He didn't preach the Gospel of salvation to them.  The text doesn't tell us what His message was specifically, but we can rule out the notion that they were getting an opportunity to be saved.  

 

The word used for "preach" is the word kerusso which means to make a proclamation.  It is not the word euangelo which means to preach the Gospel.  He is proclaiming His triumph.

 

These are not human souls He preached to.  The word spirit is used to refer to angels when the correct, qualifying genitive in Greek isn't present. So these can't be people. They are fallen angels.  Angels are outside the purview of redemption.  Jesus didn't die for angels, so there is simply no way this can be used to argue that people have a second chance after death.  These are antediluvian evil spirits, fallen angels, demons and they are in prison and they are awaiting their final doom.  Jesus proclaimed his triumph over death, over sin and over Satan himself.   He proclaimed, for all intents and purposes that the war between Satan and God was decided at the cross, and Satan lost. Satan's final full defeat is inevitable.  He let the demons that are in prison know that the war between God and the demons who are not in prison has been decided and they will be ultimately defeated.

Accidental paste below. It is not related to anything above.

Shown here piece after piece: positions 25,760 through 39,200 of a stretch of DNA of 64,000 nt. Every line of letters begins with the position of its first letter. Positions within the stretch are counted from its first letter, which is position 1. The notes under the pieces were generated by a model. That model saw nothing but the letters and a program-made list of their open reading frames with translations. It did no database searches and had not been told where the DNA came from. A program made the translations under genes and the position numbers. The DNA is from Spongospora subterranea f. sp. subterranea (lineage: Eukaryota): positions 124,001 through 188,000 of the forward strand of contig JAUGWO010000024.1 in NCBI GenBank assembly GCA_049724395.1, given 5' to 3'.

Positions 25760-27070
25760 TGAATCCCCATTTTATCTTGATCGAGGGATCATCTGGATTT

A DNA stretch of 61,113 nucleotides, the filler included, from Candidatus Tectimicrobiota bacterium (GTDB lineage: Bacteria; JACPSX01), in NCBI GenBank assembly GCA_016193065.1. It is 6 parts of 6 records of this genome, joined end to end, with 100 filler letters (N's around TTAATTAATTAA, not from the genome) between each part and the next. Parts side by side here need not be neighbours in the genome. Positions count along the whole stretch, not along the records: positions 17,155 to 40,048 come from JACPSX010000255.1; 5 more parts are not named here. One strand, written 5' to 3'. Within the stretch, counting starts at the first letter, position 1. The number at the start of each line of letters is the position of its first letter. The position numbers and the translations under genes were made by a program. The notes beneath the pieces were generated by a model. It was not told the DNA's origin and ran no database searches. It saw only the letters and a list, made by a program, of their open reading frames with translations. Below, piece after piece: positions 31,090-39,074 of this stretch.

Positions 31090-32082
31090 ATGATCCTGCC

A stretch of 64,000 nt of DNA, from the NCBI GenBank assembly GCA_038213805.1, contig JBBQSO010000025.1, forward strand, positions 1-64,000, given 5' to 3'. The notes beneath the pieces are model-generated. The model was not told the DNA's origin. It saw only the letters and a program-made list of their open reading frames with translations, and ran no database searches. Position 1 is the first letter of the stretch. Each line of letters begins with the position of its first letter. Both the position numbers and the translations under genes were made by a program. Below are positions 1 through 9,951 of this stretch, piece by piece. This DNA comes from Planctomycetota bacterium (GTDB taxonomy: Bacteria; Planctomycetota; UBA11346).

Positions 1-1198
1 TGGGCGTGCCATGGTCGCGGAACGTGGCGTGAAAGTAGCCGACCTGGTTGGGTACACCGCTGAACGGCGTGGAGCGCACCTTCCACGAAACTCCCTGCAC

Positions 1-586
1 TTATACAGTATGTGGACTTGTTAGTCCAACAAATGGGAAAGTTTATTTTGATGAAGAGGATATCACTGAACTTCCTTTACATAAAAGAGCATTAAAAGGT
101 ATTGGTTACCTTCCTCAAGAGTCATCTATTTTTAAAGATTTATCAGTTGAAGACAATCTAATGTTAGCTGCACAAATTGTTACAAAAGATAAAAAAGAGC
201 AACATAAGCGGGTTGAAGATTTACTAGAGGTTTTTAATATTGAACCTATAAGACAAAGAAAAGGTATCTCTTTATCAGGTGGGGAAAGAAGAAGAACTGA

#9
GoldenEagle

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What is the restrictivitst view and what are Scriptures to support it?



#10
shiloh357

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What is the restrictivitst view and what are Scriptures to support it?

The restrictivist view is that only those who make conscious confession of faith in Jesus as a response to the Gospel are saved.  One must have an actual knowledge of Jesus and who He is as revealed in the New Testament in order to make a conscious decision to accept Jesus as Savior and Lord. (John 14:6; 17:3; Acts, 4:12; Rom. 1:16; 1 John. 1:1-10; 5:1-5)



#11
KC02

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What is the restrictivitst view and what are Scriptures to support it?

 

The restrictivist view holds that only those who have made a conscience decision in this life to believe and follow Christ will be saved. All others will be judged on what they understand about the Gospel, or what they should have understood about the Gospel.  This is the most narrow and conservative view on the fate of the unevangelized. Nevertheless, it does seem to best parallel Jesus’ teachings. For example, Jesus declared, “I am the way and the truth and the life. No one comes to the Father except through me” (Jn. 14:6). Exclusivity is undeniably a factor in the salvation that God offers the world through His son. St. Peter echoes this fact in Acts 4:12, “Salvation is found in no one else, for there is no other name under heaven given to mankind by which we must be saved.” It is very clear that a belief in Jesus is a prerequisite for salvation.